Much has been written about the causes of the riots in England - a couple of examples are here and here - with a few brave souls blaming the initial inaction of the police. As I said previously I was alarmed when I saw television pictures of police inertly standing nearby observing a small group of youths breaking and entering a shop. It's now agreed that if the police had intervened on day one, the situation may never have developed well out of their control. Even now I'm still struggling with the Met's policy of non-intervention in such situations. It doesn't make sense a situation like this was never discussed between police and communities when the Policing By Consent policy was in consultation.
Billions are spent on police forces throughout the land to prepare them for emergency situations, yet when they're faced with one they do nothing.
Then, enter stage right, our useless leaders. David Cameron, suitably irritated because his sunshine holiday had been so rudely interrupted, announced the streets of London would be protected by 16,000 police on Tuesday night. It's gradually coming to light that a serious criminal element were responsible for the initial riots and the Prime Minister was gracious in the extreme to give them advanced warning. On Wednesday the same man - still the Prime Minister - was 'shocked' to hear of riots spreading to other English cities. What did he expect? It's human nature people will copy the actions of others if they consider they will benefit in some way. The criminals had been forewarned and were not stupid enough to repeat their actions on the London streets, but buoyed up by the inadequacy of the Met, it doesn't take a member of MI5 to realise they would quickly regroup in other cities.
Yesterday I was in the company of a couple of teenagers who have just left school. One is going to university and the other is hoping for a college course which will help him attain better qualifications because, as he freely admitted, he'd wasted his years in senior school and only now realised his knowledge of basic education was too limited for him to gain work as a trainee motor mechanic. He was fortunate because a local garage was kind enough to allow him to shadow a mechanic for a few days and it became glaringly obvious on the first day that the lad's mathematical skills were completely inadequate. He told me he'd felt 'gutted' when he was told not to return until he understood basic mathematics, because he could put a vehicle owner's life a risk quite easily. I say he was fortunate because I believe the garage did him a great favour - not only by allowing him access but by showing him 'tough love' which he had obviously never experienced.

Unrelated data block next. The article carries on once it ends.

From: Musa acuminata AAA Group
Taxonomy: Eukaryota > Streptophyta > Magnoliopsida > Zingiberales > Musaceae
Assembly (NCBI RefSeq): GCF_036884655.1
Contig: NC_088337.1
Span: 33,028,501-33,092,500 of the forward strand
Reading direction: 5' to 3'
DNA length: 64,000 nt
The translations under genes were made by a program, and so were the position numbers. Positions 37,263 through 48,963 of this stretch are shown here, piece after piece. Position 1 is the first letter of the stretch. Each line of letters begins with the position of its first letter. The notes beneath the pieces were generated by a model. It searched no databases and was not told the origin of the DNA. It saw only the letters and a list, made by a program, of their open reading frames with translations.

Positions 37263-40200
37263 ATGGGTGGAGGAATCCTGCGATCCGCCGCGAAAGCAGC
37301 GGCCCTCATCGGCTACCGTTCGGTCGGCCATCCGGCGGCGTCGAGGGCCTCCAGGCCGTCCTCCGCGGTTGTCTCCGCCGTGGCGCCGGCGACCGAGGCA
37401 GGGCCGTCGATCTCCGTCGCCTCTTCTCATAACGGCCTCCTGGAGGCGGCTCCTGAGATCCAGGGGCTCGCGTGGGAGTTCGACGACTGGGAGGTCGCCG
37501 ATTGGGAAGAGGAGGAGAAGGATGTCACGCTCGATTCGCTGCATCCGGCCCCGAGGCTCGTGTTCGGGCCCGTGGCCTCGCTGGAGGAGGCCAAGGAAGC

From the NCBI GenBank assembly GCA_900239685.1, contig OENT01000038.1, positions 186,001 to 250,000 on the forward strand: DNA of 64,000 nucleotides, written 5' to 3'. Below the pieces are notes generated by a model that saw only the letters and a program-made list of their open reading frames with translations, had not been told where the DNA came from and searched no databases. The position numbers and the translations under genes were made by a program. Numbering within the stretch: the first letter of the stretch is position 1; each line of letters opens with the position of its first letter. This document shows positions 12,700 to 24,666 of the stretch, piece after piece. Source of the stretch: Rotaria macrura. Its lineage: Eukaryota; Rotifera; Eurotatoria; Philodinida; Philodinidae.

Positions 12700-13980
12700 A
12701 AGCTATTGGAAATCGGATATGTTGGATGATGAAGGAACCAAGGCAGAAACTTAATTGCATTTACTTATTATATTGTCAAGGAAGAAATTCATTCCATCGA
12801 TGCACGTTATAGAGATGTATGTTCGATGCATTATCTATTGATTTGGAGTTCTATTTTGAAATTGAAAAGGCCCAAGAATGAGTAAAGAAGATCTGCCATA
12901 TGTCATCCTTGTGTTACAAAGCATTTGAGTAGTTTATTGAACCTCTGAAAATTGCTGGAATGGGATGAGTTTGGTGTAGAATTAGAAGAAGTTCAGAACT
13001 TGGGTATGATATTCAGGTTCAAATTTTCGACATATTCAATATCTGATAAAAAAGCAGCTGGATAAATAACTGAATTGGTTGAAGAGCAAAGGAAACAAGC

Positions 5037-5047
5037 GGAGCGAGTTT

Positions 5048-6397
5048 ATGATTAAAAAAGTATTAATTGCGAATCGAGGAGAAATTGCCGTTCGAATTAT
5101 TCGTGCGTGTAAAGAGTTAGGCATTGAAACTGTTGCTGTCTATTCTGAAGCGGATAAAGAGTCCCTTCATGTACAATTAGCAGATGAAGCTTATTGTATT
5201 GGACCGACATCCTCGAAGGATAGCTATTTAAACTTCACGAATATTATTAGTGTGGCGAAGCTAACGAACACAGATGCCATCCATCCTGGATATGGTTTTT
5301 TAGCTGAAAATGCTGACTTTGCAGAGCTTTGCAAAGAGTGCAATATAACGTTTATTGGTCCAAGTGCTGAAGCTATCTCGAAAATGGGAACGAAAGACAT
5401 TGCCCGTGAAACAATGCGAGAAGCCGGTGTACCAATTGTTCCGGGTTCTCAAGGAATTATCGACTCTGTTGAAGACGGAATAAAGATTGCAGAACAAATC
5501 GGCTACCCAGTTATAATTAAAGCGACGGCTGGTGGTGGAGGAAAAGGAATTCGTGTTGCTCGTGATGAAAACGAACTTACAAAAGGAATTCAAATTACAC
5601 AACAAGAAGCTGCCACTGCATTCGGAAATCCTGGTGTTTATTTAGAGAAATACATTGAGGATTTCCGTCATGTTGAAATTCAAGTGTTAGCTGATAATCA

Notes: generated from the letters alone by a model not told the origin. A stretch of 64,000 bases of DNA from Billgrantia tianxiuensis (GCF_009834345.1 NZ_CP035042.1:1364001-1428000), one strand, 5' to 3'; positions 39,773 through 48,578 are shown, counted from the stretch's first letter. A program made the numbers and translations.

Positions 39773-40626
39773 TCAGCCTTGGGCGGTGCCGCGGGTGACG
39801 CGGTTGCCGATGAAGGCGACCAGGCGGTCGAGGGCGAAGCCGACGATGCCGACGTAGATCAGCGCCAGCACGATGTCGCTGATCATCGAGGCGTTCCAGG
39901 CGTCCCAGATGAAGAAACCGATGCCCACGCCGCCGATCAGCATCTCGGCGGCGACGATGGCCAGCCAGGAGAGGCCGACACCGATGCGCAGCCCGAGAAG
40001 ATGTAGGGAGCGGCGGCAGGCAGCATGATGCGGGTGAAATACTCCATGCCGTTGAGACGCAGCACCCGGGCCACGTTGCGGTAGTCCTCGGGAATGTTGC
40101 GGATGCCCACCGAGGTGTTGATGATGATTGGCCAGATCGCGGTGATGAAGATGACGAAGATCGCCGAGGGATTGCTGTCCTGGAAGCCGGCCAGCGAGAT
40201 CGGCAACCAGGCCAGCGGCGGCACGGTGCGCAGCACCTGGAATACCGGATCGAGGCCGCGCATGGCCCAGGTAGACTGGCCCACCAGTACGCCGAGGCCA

The conversation included their opinions about the English looting and vandalism which neither condoned, although both asked me if I thought there was much of a difference between MPs and other politicians being able to claim for expensive televisions and furniture and people stealing similar items from vandalised shops. They fully understood the differences I explained, yet both insisted it was theft. I couldn't disagree.
However, they were far more critical of the justice system. 'Sheriffs give out fines when they know they'll never be paid," one remarked strongly and "Community service is a joke. I have pals who never turn up and they get away with it."
The youngsters I was talking with were in Scotland where we have our own justice system but their comments could also apply in England. Our justice systems are not suitable for today's society it would seem and yes, I have to agree that community service is, in many cases, poorly organised. Perhaps the Scottish government should think of a more effective programme which could offer character building and old-fashioned values as well as punishment for wrongdoing. But when an 86 year old receives a sentence of six months and this offence receives a year (note he had accumulated personal savings of about £250,000), is it any wonder not only our youth think there's something seriously wrong with the justice system?
It's time those in the Scottish and English judiciaries started singing from the same hymn sheets, taking into account the variations in the systems. Changes should not be made in haste. We should take great care.